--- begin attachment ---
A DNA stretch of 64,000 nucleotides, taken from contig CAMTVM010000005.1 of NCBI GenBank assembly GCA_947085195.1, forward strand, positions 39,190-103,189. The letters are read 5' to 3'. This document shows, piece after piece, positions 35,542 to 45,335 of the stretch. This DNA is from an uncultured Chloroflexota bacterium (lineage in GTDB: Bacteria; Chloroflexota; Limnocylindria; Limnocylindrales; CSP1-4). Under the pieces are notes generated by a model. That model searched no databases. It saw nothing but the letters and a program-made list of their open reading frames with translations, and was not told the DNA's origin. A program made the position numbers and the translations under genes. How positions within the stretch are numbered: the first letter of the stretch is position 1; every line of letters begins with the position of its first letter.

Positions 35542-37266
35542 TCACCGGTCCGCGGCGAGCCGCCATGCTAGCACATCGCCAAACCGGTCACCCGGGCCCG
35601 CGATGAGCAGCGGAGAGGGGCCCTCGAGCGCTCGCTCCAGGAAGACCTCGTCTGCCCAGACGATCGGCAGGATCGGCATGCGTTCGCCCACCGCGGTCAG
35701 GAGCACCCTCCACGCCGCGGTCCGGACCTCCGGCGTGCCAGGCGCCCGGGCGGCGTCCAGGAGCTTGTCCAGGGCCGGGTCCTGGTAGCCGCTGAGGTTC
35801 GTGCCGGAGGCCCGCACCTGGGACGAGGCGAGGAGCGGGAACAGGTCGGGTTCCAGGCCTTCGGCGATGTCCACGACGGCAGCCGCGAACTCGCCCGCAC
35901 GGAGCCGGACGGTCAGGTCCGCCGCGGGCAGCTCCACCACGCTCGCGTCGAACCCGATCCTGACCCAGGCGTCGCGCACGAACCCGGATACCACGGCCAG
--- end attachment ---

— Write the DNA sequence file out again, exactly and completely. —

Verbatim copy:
A DNA stretch of 64,000 nucleotides, taken from contig CAMTVM010000005.1 of NCBI GenBank assembly GCA_947085195.1, forward strand, positions 39,190-103,189. The letters are read 5' to 3'. This document shows, piece after piece, positions 35,542 to 45,335 of the stretch. This DNA is from an uncultured Chloroflexota bacterium (lineage in GTDB: Bacteria; Chloroflexota; Limnocylindria; Limnocylindrales; CSP1-4). Under the pieces are notes generated by a model. That model searched no databases. It saw nothing but the letters and a program-made list of their open reading frames with translations, and was not told the DNA's origin. A program made the position numbers and the translations under genes. How positions within the stretch are numbered: the first letter of the stretch is position 1; every line of letters begins with the position of its first letter.

Positions 35542-37266
35542 TCACCGGTCCGCGGCGAGCCGCCATGCTAGCACATCGCCAAACCGGTCACCCGGGCCCG
35601 CGATGAGCAGCGGAGAGGGGCCCTCGAGCGCTCGCTCCAGGAAGACCTCGTCTGCCCAGACGATCGGCAGGATCGGCATGCGTTCGCCCACCGCGGTCAG
35701 GAGCACCCTCCACGCCGCGGTCCGGACCTCCGGCGTGCCAGGCGCCCGGGCGGCGTCCAGGAGCTTGTCCAGGGCCGGGTCCTGGTAGCCGCTGAGGTTC
35801 GTGCCGGAGGCCCGCACCTGGGACGAGGCGAGGAGCGGGAACAGGTCGGGTTCCAGGCCTTCGGCGATGTCCACGACGGCAGCCGCGAACTCGCCCGCAC
35901 GGAGCCGGACGGTCAGGTCCGCCGCGGGCAGCTCCACCACGCTCGCGTCGAACCCGATCCTGACCCAGGCGTCGCGCACGAACCCGGATACCACGGCCAG